This is an article from the January-February 2020 issue: Catching the Vision for Movements

Toward the Edges

What does Genesis 1–12 have to do with Movements?

Toward the Edges

In this edition of Mission Frontiers you will read about a large church that decided to redeploy itself around multiplying disciples for movements. As you know, disciples and movements are both major topics in MF on a consistent basis, and the story of such a church is a fitting and noteworthy focus of our attention.

I want to connect that to Scripture, in a perhaps surprising section of the Bible, and also to the frontiers of mission.

An Ear to the Edge

One of our core values in Frontier Ventures is to “live at the edges.” This can mean a variety of things, but one thing (at least) is that we want to listen to and learn from the men and women who are following Jesus at the edges of where the kingdom seems to be advancing among the least reached.

On a regular basis I have the privilege to sit with leaders of movements to Jesus which are growing among a number of Muslim people groups. The leaders themselves were all born Muslim and come from a variety of countries and contexts. Some of the movements are large and longstanding (one is now more than 40 years old, another more than 20), some much smaller and newer (one is perhaps two years since inception) and most of these movements are birthing or have birthed a number of other movements as well.

Each time we meet we select a “big chunk” of the Bible to study inductively together as a part of our mutual learning and encouragement. “Chunks” have included Nehemiah, Galatians, Luke (the whole book) and more. A year ago we selected Genesis 1:1 to 12:3.

An Ear at the Edge, Listening to Genesis

Here is a sketch of some of the themes that we discovered, but greatly abbreviated:

In Chapter 1 we learn that people are made in the image of God, and then blessed to be fruitful, multiply and fill the earth. This implies a spreading out and movement, a dispersal that is actually tied to the original blessing,

In chapter 9 we are reminded that humans are made in the image of God, and again are blessed to be fruitful, multiply and fill the earth. That theme is repeated as God, in a very real sense, begins again.

Then in chapter 10 we see a description of the process that involved as a record of clans and languages and families are actually filling the lands and nations. Not just a promise and a blessing but a description of the fact: filling the earth in keeping with the blessing of God we have read about. It was promised before, now we see it unfolding.

But, chapter 11 opens a new twist in the story. The tower of Babel is an opposition to the plan of God to multiply and fill the earth. In the Babel story we find the desire of humans, in opposition to God, to consolidate, centralize, make a name and control.

All of this sets the stage for Genesis 12:1-3, where we find God restoring the blessing and the decentralizing we saw in the original promises. After listing all the nations in Genesis 10 and the dispersing of the peoples in Genesis 11, Genesis 12 clarifies that His purpose was the blessing of all the families of the earth.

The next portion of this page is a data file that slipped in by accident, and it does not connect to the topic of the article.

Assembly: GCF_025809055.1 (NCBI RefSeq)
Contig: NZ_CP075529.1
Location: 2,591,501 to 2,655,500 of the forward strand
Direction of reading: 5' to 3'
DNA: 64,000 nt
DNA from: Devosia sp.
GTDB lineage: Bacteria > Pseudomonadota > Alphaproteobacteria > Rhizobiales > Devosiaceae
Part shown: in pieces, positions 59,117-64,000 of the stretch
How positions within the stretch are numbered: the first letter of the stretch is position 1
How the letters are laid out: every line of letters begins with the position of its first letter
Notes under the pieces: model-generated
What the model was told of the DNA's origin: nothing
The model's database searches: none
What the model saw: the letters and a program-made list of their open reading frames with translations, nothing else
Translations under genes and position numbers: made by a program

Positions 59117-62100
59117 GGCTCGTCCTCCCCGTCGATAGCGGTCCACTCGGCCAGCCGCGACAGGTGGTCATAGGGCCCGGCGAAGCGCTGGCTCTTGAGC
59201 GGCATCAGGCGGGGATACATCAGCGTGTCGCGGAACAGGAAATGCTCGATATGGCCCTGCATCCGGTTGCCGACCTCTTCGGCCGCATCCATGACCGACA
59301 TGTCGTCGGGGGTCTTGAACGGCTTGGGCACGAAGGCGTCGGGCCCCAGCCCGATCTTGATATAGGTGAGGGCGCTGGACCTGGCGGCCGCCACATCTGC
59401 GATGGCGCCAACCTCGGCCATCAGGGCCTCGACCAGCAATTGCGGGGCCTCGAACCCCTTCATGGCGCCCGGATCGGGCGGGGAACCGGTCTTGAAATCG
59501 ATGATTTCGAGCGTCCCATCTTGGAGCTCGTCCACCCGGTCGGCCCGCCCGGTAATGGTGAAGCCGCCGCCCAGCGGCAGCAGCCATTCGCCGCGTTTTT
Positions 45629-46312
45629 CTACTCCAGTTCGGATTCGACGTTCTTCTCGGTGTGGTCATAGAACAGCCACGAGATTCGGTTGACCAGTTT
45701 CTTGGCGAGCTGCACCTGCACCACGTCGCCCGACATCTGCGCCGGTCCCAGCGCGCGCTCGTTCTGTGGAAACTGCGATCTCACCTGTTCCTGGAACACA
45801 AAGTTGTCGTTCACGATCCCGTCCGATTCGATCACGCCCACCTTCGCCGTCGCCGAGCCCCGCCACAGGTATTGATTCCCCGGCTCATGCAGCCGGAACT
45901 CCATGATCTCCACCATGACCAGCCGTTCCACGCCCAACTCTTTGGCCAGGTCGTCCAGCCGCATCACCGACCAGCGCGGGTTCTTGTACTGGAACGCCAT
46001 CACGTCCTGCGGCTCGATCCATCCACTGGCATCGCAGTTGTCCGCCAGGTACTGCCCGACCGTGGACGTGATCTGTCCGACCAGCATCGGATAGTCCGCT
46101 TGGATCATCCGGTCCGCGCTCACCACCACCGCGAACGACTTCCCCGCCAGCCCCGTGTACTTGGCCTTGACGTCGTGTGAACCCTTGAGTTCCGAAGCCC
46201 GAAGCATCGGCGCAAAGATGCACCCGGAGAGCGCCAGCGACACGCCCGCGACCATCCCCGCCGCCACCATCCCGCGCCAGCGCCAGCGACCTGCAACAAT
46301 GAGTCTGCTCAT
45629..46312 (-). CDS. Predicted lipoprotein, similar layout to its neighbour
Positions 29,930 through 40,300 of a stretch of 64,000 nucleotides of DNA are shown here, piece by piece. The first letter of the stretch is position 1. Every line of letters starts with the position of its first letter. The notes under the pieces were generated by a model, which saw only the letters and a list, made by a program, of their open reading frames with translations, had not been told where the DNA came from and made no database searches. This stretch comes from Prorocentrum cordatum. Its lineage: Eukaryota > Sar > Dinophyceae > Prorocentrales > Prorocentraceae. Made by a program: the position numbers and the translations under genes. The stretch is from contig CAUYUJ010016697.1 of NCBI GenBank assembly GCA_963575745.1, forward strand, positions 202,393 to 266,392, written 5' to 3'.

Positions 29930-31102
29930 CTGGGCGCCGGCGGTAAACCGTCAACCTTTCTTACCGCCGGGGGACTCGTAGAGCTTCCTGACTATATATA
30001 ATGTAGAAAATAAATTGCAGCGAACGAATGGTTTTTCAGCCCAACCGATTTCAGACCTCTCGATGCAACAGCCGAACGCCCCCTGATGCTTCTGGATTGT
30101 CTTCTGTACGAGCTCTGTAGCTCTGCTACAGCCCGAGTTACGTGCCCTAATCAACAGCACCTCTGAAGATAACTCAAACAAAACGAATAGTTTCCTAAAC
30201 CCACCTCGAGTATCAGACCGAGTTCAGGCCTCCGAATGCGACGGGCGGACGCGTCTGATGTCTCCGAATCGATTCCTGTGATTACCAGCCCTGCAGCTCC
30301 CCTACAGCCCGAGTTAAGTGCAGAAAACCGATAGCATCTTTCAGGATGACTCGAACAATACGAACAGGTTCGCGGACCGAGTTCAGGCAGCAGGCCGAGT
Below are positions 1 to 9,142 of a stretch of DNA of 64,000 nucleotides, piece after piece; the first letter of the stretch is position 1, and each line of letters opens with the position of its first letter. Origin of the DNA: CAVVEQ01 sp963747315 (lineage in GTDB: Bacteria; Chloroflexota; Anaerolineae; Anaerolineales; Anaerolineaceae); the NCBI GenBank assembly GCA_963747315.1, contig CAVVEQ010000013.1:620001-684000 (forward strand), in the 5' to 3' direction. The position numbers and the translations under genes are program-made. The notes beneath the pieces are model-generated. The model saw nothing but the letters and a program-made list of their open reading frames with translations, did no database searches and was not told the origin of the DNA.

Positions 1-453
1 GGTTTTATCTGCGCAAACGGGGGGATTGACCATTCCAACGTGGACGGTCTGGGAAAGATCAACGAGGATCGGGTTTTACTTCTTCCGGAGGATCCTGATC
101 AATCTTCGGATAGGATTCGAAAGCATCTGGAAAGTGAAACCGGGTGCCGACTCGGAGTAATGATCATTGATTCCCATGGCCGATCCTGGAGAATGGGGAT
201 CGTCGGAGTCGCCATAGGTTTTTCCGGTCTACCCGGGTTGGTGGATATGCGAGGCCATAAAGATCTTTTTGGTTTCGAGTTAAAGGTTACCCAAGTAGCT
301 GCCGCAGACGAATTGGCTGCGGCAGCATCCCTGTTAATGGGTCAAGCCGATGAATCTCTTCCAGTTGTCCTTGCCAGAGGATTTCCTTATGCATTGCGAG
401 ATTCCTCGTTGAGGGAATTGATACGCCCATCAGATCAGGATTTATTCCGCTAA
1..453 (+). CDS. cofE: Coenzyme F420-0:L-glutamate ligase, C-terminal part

So, Genesis and Movements?                                                       

This reading of Genesis seems to suggest that a decentralized approach to extending the blessing to all

peoples is woven into the original plan. And that does, it seems to me, have implications for decisions about how we multiply disciples, including the strategic shift undertaken by the church described in this edition. 

Other Edges?

One of the ways Frontier Ventures is pressing our organizational ear to the edges  is the formation of “Hubs” including one that will launch in Asia in January 2020. The purpose of such FV Hubs is to redistribute our classic functions of collaboration, mobilization, training, and innovation closer to the edges of where the kingdom is moving into new peoples.

 An example of this, related to innovation, is the multiplication of transformation collaboratives, or what we call T. Co. Labs. This process involves intentionally connecting good strategic planning models, systems thinking, spiritual discernment and more in a collaborative process that brings together key leaders and thinkers from multiple organizations and disciplines around a “barrier.” 

In December, 2019 we did a T. Co. Lab in South Asia with a number of movement leaders and adapted the process for a cross-cultural, multilingual context. It was another effort at getting our ear closer to the edges. 

And a Quick Follow Up

I have mentioned in prior editions of MF that we are beginning to reconnect with the faithful partners who gave to the “Last Thousand Campaign” years ago (LTC). We have been cleaning up and integrating the older data (some of it still in paper form), and laying plans for a wider communication close to Thanksgiving (an appropriate season!).  

Some of our LTC partners asked us when they sent their gifts if we would re-designate those to another ministry, of their choosing, once we reached our goal. As we are able to identify such requests we are fulfilling them. We sent the first such fulfillment several weeks ago.


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